6 min read | Within 3 years of a first child being born, only one in three couples remain happy, according to research by psychologists John and Julie Gottman. Certainly many of those folks move on to file for divorce. The child is the catalyst. So why – during what should be a joyous time for new parents – are so many people unhappy? And what, particularly from a man’s perspective, can new Dads do about it?
Insights for modern men from a stay-at-home Dad (Bryan Hansen)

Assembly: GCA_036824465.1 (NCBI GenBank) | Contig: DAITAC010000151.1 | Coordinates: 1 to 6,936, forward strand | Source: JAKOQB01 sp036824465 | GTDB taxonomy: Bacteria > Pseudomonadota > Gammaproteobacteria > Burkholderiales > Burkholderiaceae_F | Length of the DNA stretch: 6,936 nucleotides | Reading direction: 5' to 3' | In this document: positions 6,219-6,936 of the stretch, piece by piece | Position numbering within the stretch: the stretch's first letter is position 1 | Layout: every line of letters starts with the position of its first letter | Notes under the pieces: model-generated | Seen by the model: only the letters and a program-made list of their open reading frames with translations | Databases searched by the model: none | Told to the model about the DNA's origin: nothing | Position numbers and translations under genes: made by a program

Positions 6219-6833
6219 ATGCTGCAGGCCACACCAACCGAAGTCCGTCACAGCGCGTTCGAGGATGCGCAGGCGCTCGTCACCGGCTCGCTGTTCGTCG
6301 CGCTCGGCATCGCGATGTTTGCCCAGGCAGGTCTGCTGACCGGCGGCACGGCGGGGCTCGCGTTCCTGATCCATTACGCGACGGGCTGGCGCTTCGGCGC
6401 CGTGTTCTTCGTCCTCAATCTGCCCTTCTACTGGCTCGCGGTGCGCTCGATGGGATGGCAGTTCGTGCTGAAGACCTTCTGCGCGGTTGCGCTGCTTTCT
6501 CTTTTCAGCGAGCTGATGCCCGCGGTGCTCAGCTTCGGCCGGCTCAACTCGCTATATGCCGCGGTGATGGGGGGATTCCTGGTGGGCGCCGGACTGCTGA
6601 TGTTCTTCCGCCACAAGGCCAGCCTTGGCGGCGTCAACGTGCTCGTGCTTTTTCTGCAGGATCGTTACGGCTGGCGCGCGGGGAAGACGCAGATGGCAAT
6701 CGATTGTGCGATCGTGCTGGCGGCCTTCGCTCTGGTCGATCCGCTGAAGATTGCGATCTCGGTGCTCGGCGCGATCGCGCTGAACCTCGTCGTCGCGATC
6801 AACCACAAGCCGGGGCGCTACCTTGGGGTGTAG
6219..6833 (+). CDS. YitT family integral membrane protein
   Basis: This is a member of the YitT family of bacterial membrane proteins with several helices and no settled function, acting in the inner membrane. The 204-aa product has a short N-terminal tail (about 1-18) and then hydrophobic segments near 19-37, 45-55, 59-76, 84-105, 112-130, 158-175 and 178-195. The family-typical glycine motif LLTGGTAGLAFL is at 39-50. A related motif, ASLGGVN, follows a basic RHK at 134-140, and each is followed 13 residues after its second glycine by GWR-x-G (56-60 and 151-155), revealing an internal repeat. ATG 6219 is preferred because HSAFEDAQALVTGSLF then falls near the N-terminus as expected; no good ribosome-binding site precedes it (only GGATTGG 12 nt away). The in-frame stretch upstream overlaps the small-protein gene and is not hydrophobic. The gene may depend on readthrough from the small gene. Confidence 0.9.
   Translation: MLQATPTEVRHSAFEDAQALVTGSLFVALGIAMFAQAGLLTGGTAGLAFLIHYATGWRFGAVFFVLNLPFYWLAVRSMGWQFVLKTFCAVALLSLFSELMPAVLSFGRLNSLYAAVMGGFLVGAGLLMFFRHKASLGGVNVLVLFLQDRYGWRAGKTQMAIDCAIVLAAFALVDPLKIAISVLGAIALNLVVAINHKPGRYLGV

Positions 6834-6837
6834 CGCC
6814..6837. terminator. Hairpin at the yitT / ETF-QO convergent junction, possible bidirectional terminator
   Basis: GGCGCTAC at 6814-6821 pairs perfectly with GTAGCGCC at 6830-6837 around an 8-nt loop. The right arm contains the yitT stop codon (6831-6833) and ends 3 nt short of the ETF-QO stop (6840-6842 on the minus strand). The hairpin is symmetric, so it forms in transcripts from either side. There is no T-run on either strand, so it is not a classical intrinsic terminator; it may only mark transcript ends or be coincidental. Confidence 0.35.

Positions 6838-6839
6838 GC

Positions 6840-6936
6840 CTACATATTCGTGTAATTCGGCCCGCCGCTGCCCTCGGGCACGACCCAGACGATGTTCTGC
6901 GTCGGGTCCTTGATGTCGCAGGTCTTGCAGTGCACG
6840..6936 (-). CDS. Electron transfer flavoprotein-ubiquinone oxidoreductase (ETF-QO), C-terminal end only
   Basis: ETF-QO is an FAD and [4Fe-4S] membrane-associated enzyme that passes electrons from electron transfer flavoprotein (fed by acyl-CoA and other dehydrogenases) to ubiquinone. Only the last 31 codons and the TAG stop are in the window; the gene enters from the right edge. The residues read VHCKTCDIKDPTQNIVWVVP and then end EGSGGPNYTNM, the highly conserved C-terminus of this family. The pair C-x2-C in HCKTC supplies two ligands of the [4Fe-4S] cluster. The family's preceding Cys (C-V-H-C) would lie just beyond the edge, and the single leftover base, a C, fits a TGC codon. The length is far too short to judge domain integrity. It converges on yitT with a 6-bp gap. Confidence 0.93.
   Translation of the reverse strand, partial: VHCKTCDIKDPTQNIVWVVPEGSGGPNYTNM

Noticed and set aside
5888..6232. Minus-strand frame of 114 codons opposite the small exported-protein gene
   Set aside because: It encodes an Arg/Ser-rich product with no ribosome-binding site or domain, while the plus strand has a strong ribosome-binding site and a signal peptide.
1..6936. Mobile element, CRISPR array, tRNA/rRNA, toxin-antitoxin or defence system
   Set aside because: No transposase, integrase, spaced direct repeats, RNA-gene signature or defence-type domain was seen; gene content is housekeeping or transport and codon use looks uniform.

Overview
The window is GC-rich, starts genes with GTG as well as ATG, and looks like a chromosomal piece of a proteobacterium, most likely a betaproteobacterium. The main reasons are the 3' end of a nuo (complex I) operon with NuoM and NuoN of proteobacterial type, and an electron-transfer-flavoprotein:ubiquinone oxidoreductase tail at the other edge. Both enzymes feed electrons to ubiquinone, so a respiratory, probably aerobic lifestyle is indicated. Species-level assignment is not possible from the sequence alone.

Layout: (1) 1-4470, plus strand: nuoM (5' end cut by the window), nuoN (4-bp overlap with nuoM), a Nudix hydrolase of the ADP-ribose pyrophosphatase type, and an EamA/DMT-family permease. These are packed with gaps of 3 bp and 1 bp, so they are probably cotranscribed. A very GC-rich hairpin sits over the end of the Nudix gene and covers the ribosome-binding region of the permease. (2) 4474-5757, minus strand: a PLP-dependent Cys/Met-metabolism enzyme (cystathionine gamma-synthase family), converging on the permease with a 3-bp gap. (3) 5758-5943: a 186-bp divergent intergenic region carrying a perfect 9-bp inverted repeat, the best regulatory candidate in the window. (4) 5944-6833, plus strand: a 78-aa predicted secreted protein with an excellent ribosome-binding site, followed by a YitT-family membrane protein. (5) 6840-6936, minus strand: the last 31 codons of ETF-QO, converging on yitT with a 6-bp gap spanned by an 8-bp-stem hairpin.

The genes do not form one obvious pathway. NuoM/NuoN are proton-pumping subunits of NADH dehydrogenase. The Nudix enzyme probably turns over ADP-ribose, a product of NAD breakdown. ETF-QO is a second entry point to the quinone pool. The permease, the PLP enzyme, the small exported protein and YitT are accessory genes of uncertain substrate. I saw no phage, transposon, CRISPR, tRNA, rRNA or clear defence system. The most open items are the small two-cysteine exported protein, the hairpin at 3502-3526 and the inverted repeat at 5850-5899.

I'm excited to kick off a series of articles about fathers who generally feel good about life. Yes, they do exist! We’ll hear how they dance between their long-term relationships, being a parent, working, staying healthy, and other aspects of life. Bryan is a stay-at-home father in San Francisco. Today only 1% of husbands in married-couple families stay at home full-time (US Census 2012). But many Dads face the same challenges as stay-at-home fathers when it comes to parenting young children, and they are touched on below: how to renew yourself, reflect, find parenting mentors, deal with social isolation, and find meaning. When I spoke with him in person, Bryan exuded self-confidence, poise, thoughtfulness, physical and mental strength, and what some psychologists have described as a “mature masculine” focus on nurturing and coaching. We hope you enjoy this interview.